Erectile dysfunction is simply the persistent inability to achieve or maintain an erection firm enough for sexual intercourse. It sounds simple enough, but ED is often often associated with depression, loss of self-confidence and intimacy. This can lead to a reduced quality of life1.
What Caused my ED?
What happens when a man has erectile dysfunction? In a normal erection, the process starts in the brain. When a man becomes aroused, the nerves surrounding his penis become active. This causes the muscles around his arteries to relax and allow more blood to flow into the penis. An erection occurs when blood fills the two chambers in the penis known as the corpora cavernosa. This filling causes the penis to expand and stiffen54.
Anything that blocks the nerves from becoming active or restricts blood flow to the penis can result in erections that are too soft or too brief for sexual intercourse. It may even prevent a man from achieving erections altogether54. There are many degrees of ED55. Men who cannot get or maintain an erection that lasts long enough or is firm enough to penetrate, are considered to have erectile dysfunction.
Psychological factors can impact the ability to get and maintain erections, but quite often ED has a physical cause, particularly in older men. Diabetes and cardiovascular disease are the most common physical causes of ED; however, there are many factors that may also be associated with erectile dysfunction5.
“Erectile dysfunction will affect nearly 1 in 5 American men older than 20 at some time in their lifetime41.”
Medications, such as certain blood pressure drugs or antidepressants can interfere with erectile function. Treatments for prostate cancer or BPH can damage nerves and blood vessels that impact nerve stimulation and blood flow important for creating erections. Lifestyle factors like smoking, excessive drinking and being overweight or getting too little exercise may reduce blood flow to the penis making erections difficult5.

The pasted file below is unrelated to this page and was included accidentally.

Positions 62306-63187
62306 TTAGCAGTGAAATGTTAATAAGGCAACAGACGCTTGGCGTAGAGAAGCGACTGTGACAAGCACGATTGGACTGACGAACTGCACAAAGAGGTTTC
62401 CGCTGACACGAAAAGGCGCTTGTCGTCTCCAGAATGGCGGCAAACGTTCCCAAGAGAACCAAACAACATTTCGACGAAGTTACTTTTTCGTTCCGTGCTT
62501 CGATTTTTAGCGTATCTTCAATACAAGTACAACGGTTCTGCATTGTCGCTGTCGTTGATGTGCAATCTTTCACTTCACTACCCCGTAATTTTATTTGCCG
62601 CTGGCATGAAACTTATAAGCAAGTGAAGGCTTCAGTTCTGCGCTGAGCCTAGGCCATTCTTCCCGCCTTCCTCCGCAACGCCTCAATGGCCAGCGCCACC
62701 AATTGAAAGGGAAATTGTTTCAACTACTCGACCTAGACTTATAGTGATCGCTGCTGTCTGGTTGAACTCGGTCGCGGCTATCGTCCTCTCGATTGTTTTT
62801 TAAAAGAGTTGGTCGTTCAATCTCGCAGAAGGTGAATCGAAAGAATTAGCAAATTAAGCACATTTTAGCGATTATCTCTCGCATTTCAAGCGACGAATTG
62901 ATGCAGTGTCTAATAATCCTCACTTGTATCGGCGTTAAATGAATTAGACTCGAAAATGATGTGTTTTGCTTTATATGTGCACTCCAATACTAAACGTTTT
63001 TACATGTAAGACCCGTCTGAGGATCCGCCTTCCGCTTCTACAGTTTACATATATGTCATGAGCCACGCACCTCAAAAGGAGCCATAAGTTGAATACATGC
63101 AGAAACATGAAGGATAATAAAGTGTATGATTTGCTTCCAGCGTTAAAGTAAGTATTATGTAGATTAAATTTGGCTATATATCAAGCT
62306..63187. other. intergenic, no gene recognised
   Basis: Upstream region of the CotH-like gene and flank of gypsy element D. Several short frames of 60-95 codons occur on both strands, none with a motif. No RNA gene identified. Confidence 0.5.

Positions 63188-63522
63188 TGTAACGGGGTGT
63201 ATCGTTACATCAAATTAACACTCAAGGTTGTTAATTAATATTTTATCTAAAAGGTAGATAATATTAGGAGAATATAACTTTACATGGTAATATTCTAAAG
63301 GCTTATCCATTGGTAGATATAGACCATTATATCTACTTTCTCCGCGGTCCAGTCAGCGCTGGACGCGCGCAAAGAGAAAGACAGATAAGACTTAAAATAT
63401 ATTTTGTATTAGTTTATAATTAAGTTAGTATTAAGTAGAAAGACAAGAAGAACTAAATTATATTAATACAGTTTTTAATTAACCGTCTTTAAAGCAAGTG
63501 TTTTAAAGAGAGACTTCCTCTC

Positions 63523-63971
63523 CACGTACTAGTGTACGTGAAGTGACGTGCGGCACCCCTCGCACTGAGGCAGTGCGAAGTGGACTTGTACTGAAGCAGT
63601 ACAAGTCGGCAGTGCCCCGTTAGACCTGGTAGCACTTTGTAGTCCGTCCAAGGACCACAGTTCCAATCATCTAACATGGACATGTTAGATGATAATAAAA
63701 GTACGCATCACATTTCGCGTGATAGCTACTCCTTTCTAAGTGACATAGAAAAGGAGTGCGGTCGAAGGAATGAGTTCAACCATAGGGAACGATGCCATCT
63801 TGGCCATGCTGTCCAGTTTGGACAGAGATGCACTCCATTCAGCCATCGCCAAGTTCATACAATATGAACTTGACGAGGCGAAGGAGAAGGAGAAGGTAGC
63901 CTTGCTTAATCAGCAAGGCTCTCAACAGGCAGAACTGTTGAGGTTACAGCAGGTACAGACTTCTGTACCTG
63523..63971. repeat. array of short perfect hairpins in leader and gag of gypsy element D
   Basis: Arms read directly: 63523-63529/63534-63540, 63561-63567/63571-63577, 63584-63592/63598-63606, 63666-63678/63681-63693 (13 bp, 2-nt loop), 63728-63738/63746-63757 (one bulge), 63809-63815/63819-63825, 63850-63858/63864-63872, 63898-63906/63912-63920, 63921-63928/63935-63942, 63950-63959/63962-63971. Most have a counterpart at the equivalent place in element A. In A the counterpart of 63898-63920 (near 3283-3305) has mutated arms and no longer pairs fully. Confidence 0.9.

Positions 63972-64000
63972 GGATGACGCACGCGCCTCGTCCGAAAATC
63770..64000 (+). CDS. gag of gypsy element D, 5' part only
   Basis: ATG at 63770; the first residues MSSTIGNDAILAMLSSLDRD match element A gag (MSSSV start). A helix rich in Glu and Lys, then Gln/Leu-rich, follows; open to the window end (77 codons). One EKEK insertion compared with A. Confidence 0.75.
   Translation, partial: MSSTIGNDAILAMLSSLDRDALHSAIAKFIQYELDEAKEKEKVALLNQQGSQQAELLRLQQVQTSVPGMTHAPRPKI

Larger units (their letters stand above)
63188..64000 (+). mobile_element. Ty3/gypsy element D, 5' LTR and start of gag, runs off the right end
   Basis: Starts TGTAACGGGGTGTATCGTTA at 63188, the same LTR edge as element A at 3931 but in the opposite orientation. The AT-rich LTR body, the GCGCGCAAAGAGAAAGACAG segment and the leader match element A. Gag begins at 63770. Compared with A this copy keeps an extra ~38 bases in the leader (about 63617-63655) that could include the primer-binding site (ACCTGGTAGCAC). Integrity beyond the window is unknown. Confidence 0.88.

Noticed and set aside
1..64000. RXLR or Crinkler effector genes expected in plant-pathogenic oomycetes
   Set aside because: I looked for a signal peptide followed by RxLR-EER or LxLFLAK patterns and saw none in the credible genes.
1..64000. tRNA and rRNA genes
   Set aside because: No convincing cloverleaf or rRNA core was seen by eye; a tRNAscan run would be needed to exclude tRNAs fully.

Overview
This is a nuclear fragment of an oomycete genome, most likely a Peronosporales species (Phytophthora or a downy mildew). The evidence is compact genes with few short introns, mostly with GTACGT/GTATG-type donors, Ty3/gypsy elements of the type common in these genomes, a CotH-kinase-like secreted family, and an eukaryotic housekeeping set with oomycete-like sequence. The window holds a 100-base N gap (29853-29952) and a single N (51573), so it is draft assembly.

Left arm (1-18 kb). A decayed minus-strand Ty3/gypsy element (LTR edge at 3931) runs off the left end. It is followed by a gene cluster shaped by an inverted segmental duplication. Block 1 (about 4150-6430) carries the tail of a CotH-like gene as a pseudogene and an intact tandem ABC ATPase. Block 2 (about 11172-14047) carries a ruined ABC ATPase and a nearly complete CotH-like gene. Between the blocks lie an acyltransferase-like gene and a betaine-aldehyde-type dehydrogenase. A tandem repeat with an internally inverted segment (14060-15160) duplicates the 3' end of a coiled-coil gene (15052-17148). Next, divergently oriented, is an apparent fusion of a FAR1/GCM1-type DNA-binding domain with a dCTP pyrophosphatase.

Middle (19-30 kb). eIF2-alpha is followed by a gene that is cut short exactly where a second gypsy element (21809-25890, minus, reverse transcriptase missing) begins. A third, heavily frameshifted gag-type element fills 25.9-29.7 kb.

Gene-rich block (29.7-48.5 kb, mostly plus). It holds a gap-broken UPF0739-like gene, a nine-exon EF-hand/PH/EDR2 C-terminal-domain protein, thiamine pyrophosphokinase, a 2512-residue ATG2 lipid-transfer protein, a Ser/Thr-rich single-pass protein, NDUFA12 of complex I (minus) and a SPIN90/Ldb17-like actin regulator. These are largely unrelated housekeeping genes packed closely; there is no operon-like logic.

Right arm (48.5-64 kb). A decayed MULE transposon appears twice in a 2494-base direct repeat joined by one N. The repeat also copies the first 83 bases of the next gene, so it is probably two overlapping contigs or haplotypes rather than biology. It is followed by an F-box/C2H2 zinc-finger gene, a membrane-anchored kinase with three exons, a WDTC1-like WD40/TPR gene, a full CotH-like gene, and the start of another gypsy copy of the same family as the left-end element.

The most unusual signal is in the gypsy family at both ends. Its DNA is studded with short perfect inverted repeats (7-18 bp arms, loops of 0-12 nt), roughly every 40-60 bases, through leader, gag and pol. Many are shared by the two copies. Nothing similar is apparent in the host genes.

Some men with ED are able to improve sexual function by making lifestyle changes such as giving up smoking, losing weight, or exercising more often5.If you suspect a medication could be contributing to ED, talk to your doctor about adjusting the dosage or switching to another drug.
ED can also be a warning sign of a heart attack or stroke before it happens. Because the blood vessels in the penis are smaller than those closer to the heart, they may be quicker to react to changes and may signal the beginning stages of heart disease5. It is important for men with ED to understand this connection and see doctor specializing in erectile dysfunction.
There is hope. No matter the severity or physical cause of a man’s ED, there are solutions to regain intimacy, self-confidence and return to a satisfying sex life.